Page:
[QUOTE=Sefton;1173299][B]Gee[/B], I don't know if I like it or not yet though I use it off and on for the past few months. The mention of "rank-ass" smell did a ring a bell with me when I have my doubts.[/QUOTE]
ok @ OP: just making sure, have you actually tried cooking with it or are you extrapolating from the shortbready taste of it straight from the jar? if latter, maybe it will be different/better warm. if former, disregard my comment. :o
i don't like prepared ghee ,i think it tastes odd. its also more expensive than butter so i make my own.
take 1 lb unsalted white butter (i use kerrygold). you can try it with just 1 pack if you want but a small volume is easier to burn
Heat a deep (it froths), heavy-bottomed pan (thin pans burn things easier) on a medium flame and put the butter in it. Simmer and allow to melt and then cook. When a froth/ scum appears on the surface of the butter, spoon it off and dispose of it. Keep cooking till all the scum has risen and been removed.
Allow to cool then you can filter it. i don't bother now. You can add a pinch of salt if you want but mix well. it lasts for months in the fridge
Oooh. I love ghee, but then it's part of my culture. There's a reason why my grandma's cooking beats everyone else's in richness and flavor, and that's because she never made the switch to vegetable oil when it got popular.
It should not smell rank/rancid or anything like that. It just smells like... err... buttery fat? Like a tub of lard or tallow or something. If it smells rancid then it wasn't properly made and still had milk solids left it in it, which in turn go sour/rancid.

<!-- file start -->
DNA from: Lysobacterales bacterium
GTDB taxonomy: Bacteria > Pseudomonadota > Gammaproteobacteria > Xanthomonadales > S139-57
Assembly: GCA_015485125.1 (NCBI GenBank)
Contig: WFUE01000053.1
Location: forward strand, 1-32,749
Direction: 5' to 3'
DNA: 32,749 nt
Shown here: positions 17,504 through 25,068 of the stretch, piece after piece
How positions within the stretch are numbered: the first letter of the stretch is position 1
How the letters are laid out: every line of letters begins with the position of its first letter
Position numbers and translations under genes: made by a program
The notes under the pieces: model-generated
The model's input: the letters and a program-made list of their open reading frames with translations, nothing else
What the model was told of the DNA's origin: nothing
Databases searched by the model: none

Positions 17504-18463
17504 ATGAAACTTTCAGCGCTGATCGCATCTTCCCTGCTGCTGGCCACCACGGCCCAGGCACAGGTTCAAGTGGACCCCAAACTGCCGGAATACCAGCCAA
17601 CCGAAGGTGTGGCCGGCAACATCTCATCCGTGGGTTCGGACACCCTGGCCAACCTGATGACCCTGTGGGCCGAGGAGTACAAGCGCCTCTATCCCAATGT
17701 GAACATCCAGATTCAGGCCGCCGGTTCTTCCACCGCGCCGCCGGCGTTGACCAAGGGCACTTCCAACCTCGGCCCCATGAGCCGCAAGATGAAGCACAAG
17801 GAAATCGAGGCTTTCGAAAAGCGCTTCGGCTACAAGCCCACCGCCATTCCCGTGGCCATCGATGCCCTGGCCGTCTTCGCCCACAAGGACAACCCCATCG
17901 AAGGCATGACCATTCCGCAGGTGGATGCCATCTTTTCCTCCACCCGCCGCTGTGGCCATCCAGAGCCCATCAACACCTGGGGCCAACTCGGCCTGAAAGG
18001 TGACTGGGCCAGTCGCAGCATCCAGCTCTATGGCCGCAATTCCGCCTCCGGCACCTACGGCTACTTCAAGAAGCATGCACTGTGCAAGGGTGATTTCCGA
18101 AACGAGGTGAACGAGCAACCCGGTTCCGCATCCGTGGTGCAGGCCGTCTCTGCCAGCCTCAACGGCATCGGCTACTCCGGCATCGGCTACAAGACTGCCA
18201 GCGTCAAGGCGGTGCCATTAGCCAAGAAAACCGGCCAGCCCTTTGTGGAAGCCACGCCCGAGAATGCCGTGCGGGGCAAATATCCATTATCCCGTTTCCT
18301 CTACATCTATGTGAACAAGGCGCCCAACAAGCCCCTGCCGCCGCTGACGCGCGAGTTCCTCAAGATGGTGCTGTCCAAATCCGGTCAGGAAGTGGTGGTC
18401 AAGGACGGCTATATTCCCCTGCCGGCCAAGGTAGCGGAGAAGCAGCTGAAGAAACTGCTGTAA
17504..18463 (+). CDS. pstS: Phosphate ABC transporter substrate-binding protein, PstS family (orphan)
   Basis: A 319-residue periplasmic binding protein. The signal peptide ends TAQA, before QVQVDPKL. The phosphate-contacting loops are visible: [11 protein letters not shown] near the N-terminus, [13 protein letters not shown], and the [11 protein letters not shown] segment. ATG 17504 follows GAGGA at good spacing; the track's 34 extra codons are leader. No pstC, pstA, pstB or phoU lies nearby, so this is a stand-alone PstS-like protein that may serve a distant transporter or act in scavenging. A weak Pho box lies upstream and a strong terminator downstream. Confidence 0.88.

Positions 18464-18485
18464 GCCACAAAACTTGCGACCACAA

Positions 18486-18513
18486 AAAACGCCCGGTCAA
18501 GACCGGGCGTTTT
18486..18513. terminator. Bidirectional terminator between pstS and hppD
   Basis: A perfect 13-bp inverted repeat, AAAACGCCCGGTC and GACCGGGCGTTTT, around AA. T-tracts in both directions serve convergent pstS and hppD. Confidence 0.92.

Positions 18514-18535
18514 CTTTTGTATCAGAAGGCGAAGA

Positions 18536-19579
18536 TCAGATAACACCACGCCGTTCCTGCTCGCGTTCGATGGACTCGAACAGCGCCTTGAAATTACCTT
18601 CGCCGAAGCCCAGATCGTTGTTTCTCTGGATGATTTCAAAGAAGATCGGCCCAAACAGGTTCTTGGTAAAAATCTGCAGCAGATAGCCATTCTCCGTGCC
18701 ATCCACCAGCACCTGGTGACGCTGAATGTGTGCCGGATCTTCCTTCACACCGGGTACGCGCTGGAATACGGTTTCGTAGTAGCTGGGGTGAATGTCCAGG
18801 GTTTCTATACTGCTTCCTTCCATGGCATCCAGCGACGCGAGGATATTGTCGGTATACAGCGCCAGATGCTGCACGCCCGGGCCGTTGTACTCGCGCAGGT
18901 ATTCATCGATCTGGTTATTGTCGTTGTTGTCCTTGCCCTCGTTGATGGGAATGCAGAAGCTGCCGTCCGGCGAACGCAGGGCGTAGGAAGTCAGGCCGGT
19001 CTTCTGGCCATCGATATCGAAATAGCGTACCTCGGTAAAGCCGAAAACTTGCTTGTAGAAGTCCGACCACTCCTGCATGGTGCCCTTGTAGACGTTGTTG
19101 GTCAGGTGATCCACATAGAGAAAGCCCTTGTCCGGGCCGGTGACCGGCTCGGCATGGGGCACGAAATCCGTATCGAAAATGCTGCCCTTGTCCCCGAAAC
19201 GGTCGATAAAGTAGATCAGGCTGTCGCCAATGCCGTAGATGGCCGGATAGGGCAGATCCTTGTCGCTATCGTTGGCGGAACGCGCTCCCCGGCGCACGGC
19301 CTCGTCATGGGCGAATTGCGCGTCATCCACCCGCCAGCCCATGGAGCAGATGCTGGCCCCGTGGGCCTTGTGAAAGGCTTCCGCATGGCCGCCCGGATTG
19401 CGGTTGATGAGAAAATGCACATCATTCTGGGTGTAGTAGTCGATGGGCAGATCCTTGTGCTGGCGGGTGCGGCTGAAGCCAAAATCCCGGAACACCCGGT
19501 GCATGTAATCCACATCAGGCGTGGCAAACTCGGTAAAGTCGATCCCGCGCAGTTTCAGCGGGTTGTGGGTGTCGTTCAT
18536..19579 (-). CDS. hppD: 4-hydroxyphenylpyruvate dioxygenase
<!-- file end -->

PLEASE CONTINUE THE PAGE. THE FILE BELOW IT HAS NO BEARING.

It doesn't taste great on its own because it's butter-fat without the milk solids, so we never use it "fresh" if that makes sense (so you don't "ghee" a toast) Ghee is basically a cooking fat. Think of it like you would of beef tallow or lard.
My own opinion: it makes everything taste great (a little like butter) but has the benefit of not browning or burning like butter. It's best used when making stews, browning meats, and just general all-purpose cooking. It has mild buttery flavor and adds a fatty richness to food.
It's especially delicious when you bake eggplants smothered in the stuff until golden brown, and then simmer them with sliced tomato and lamb to make a delicious stew. The traditional rice version is called makloubeh and you can use either chicken or lamb with it.
Finally, ghee doesn't have huge flavor like butter. With butter you can just tons of butter, some salt, and you've got flavor. No so with ghee. Things will come out bland if you don't season them. It does add a nice fattiness and richness to the food, but you still have to add other things like seasonings to get flavor.
[QUOTE=qqemokitty;1173003]Ghee does not smell like cookies to me, maybe I'd like it more if it did!
I'm in the camp of NOT liking how coconut permeates all my foods, since I am not a big fan of the flavor of coconut (though I do love the smell) so I cook almost exclusively with Kerrygold butter. I used to use ghee from whole foods, and while it is nice to cook with I much prefer the flavor of Kerrygold.
My second favorite is olive oil, or whatever fat from the meat I am cooking, if available.[/QUOTE]i buy the expeller pressed coconut oil from Tropical Traditions to cook without the coconut flavor and still get the benefits of CO. It doesn't taste like coconut like the virgin CO does.
Butter chicken is what ghee is for. If you have never had it, it is a delicious Indian dish.